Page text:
Green Leap Tenderwerks


Pati Beachley is a Pittsburgh-based, non-binary sculptor. Her work mixes masculine and feminine attributes forcing a dialogue into gendered text and imagery—she adds a queer narrative by casting carpet and fibrous materials. As owner and designer of Tenderwerks, her Pittsburgh-based studio and foundry, Pati creates pieces celebrating the pleasure of everyday, useful objects that transcend the ordinary. With Green Leap, Pati applies her unique aesthetic to functional, sustainable hardware.

Green Leap Participant

New Products Coming Soon
Debuting with Monmade — April 2023

Pati is currently developing hardware collections for Tenderwerks featuring repurposed carpet textures cast from recycled aluminum truck components. These artful creations help answer the expressed need by options of Pittsburgh interior designers and architects to source locally-made hardware for their projects. While addressing practical requirements, Pati applies her aesthetic to reclaimed materials to knobs and handles for cabinetry and pulls for entry doors.

“I am developing best practices for sustainability in my studio production by assessing the durability and longevity of products by developing a lifecycle strategy and by evaluating material choice, sourcing, and processes.”

Pati Beachley

With Monmade’s guidance, Pati is refining her prototyped hardware (pictured here) to align with industry expectations and requirements. As she standardizes details like the depth and spacing of the handles and knobs, she will offer an additional collection featuring simplified textures and shapes. Tenderwerks’ finalized hardware collections will debut in April at our premiere Green Leap design industry event.

Green Leap Event Details

sustainablyMonmade Insights 

Through our assessment her studio and production manufacturing practices, Tenderwerks achieves four of Monmade’s six dimensions of sustainability: environment, climate, human health, and social equity.

  • Non-binary-owned creative business
  • Producer utilizes her studio facility in Pittsburgh and at Seton Hill University, where she is a professor. The Seton Hill Arts complex is a state-of-the-art facility designed and built with environmental responsibility as a top priority. The facility boasts high ceilings, increased ventilation, connection to the outdoors, operable windows, large openings to filter the air, increased water and air filtration systems, and advanced tools and machinery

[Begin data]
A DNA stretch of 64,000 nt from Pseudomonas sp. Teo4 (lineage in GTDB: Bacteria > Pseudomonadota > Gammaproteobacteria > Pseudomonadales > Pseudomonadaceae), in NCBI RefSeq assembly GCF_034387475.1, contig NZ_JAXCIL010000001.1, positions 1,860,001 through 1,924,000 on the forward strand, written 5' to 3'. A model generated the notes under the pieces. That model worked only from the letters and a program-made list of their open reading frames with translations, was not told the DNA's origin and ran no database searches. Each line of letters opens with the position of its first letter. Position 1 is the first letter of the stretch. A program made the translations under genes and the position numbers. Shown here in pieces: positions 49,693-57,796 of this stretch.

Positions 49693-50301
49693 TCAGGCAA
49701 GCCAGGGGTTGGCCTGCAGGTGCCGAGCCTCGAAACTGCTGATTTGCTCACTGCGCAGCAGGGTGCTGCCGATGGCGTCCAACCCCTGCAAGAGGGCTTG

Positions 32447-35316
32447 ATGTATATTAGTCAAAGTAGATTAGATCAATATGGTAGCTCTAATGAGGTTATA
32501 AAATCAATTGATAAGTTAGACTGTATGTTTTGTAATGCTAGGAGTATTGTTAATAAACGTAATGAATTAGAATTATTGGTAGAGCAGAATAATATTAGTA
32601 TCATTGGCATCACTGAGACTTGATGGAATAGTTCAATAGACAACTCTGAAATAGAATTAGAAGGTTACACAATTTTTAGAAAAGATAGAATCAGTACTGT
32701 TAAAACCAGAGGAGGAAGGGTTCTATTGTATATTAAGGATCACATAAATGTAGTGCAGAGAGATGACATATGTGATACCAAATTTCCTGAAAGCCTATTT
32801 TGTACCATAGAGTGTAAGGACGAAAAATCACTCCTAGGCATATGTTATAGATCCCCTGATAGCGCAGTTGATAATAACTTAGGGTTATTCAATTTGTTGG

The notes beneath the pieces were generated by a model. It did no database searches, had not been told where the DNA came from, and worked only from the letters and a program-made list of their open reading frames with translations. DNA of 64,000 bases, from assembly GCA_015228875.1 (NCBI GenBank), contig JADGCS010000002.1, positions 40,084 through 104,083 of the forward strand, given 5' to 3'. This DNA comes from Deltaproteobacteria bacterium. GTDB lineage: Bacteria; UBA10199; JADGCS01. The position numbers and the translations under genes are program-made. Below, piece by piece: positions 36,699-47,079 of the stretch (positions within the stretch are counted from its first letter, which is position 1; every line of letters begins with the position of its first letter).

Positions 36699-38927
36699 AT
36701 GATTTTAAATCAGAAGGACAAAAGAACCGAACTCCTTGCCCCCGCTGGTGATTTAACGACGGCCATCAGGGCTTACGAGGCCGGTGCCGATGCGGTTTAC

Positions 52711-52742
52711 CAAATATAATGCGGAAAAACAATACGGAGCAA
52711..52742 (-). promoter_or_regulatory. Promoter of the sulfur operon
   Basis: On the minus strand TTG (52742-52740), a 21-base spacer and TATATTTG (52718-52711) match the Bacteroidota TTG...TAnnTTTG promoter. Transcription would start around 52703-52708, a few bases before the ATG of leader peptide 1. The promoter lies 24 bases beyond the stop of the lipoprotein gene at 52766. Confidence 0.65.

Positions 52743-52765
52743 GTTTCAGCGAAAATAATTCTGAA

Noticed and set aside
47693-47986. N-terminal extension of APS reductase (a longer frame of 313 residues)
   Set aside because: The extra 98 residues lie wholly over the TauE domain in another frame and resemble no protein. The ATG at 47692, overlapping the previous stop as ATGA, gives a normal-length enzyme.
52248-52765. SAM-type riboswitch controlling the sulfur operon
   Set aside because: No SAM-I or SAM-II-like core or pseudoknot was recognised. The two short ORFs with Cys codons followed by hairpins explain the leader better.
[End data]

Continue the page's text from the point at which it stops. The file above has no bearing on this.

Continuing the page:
• Producer works in all metal casting products, using everything from the ancient process of lost wax and modern bonded sand products. The cast aluminum product used in her hardware production is neutral for human health in its final form
  • All materials are sourced within a 200-mile radius of producer’s primary facilities. She is currently working with a local foundry supplier in Lancaster, PA. For Tenderwerk’s Green Leap hardware products, producer purchases otherwise discarded truck pistons from local repair facilities
  • Producer is also working with other natural raw materials, including stone, ceramic, porcelain, sand, clay, oil clay, wax, and plaster
  • The melting time for aluminum is about an hour, so a short cycle for production and working off-peak hours reduces energy and focus time. Producer groups molds together to pour all at once to minimize gas consumption by the furnace
  • Metal and cast aluminum have a lifespan that will outlive most humans. Any previous products can be remelted or could go to resale for another building or recycled for profit. Aluminum may also be repaired and rewelded as needed. Tenderwerks will include a take-back program on the installation instructions and can potentially give credit, like a percentage off purchase, for any recycled aluminum returned
  • Producer recycles most material waste and considers how to use them economically (e.g., molds made with plaster and sand can be recycled into new molds)

Learn more about Monmade’s holistic approach to sustainability.